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We have often been told that Nei Anginimaeao and her companions left Beru because of the dislocations caused by the wars of Kaitu and Uakeia, and allowing for the average age of the leaders being about 30 a period of 13 generations, with a genealogical span of 30 years each (as preferred by the Gilbertese historian Kambati Uriam and ourselves) brings us to the year AD 1570, not long after the wars had started under Tem Mwea, when Bakarerenteiti was Uea of Beru. No one was in danger of losing lands on Beru Island and it seems probable that Nei Anginimaeao and her followers thought it a good time to settle on an island not quite so crowded. Others had left during the wars and settled on most of the islands to the north as far as Marakei. Nikunau was a partner with Beru in the conquering of the Northern islands and Onotoa was too intermarried with both to be touched.

What Nei Anginimaeao and her party were in fact doing was to copy the tactics of Kaitu and Tem Mwea on the one suitable island which neither of them had visited: because, we suggest, it was too far away, not one of the Gilberts, and they knew almost nothing about it.

But Nei Anginimaeao clearly knew exactly where she was going and what she was going to do, and she did it with superb skill. Landing on what was later the Uma coast at Na Bitakini Kainnano she 'measured the foreshore' clockwise as far as Te Ruarua and gave it to Na Manenimate, who called his district Uma. Then she went on to Te Matabou and gave it to Nei Teborata, who called her district Toakira. Following on to Aon te Maiango she took the district which she called Tabiang for herself. Meanwhile her brother Na Kouteba walked along the foreshore anti-clockwise as far as the Tabwewa boundary, taking the district for himself and calling it Te Aonoanne. Both left the Tabwewa foreshore strictly alone.

The interesting question is how did Nei Anginimaeao, the unquestioned leader, know so much about Banaba and its inhabitants that she could take such risks and be so confident - indeed how did she know how to get there in the first place? We suggest that the answer may lie in the stories of one or two visits of Banabans to Beru and the possibility that Nei Anginimaeao had Banaban blood. There is no need to pay much attention to the mythological material, especially in Tradition 2 where Auriaria creates Samoa and the Gilbert Islands-this is good patriotic Banaban myth but not history-but that Anginimaeao was a Banaban is in accord with some views we heard over sixty years ago. After all there is no doubt that her anti was Nei Tituabine, who seems to have been of help to the people of Tabiang on a number of occasions.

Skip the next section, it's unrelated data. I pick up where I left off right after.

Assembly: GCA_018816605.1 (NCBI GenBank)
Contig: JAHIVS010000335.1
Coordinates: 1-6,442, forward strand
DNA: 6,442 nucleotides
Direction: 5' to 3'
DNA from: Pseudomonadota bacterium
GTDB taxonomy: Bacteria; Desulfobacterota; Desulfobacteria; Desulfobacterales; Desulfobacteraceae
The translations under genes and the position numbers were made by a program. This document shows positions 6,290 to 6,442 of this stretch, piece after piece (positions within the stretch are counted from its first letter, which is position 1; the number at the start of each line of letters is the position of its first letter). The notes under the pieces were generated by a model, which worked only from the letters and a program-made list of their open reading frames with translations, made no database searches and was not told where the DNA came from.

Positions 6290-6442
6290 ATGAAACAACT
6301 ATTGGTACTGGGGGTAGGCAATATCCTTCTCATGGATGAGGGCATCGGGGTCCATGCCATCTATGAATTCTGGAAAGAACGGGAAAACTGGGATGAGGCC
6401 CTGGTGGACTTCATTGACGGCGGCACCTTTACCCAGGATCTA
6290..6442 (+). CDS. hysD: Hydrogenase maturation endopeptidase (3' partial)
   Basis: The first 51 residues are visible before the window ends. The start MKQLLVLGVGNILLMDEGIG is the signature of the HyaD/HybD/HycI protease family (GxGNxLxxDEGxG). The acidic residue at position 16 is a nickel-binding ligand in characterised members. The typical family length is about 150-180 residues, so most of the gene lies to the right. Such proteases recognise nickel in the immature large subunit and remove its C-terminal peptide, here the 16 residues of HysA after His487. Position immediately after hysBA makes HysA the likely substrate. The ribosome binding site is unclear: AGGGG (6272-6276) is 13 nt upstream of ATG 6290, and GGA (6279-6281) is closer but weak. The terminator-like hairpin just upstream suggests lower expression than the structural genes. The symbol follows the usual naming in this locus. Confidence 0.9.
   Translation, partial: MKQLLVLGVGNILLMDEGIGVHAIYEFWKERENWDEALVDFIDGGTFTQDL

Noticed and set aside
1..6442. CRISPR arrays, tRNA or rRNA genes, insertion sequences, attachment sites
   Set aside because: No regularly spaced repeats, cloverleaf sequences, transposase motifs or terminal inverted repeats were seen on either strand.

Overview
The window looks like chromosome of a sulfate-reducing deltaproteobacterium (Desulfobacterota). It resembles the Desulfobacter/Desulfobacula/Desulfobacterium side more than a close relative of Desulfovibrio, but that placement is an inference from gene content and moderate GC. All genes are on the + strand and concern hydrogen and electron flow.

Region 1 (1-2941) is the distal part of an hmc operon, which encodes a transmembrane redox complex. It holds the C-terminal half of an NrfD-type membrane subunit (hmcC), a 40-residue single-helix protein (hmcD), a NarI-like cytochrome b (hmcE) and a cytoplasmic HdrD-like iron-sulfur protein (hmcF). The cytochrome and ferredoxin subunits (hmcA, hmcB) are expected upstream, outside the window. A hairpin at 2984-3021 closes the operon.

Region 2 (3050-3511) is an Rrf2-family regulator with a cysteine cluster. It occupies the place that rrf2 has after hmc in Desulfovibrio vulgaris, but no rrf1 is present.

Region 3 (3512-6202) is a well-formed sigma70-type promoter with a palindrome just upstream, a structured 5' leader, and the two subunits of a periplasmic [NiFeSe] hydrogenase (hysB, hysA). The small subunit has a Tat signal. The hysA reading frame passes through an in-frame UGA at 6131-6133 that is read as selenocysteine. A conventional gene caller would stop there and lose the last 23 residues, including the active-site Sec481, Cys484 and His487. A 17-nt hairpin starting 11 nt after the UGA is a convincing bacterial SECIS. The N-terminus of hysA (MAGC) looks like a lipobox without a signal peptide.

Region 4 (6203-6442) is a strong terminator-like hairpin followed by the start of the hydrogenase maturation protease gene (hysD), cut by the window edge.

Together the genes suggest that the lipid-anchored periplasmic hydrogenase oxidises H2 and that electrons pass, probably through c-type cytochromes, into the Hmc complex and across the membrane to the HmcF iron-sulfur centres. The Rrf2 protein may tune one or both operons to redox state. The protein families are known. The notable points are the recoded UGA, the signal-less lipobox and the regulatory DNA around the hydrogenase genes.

Some informants have maintained that it was through her close association with Nei Anginimaeao and the people of Tabiang that Nei Tituabine came to take a greater interest in the welfare of the Banabans than any other of 'the old gods'.

For example it has been said that it was on her advice of the aomata called Tituabine, from whom Nei Anginimaeao is believed to be descended, the most famous is the first High Chiefess of Matang, who is said to have been the most beautiful Gilbertese or Banaban in history, with her fair skin, her flashing eyes, her graceful proportions and her unrivalled skill in dancing. It was to try and make themselves look like her that the girls from the most important families went through the bleaching process known as Te Ko.

To continue our narrative, a meeting was arranged between the people of Auriaria and the newcomers at which it was agreed that each of the latter should hold his land in accordance with the custom of Kiribati while the Tabwewans should continue to hold theirs as they always had; and at the same time it was recognized that the Tabwewans were 'the first people of Banaba'. Seemingly in return for this concession the Tabwewans were granted nine overlord privileges, of which the most important were the 'wan tieke' (the right to board first all visiting canoes or vessels), and the right to take the stranded porpoise, turtle or urua fish (see Maude and Maude 1932:284-5 for a detailed list of privileges).

According to Nei Beteua, an acknowledged expert on Banaban custom, these privileges were not granted until the time of Nei Anginimaeao's great-grandchild Na Borau the younger and they were subject to reversion. She maintained, furthermore, that they caused a fight between Tabiang and Tabwewa before they were finally agreed to. But as Nei Beteua was a direct descendant of Anginimaeao we suspect her of a ……..that the Banabans, many of whom were reluctant to change their religion, decided to become Christians in 1885. Again in 1947, when many of the Banabans went to their island to settle land matters with Maynard of the BPC, who heard that Nei Tituabine mentioned to one of them that she was lonely on Banaba all by herself and would accompany them to Rabi where she would live in future. This was said to have been the turning point in making many of the Banabans feel that Rabi rather than Banaba was now their true home. (Check Bibliography for sources)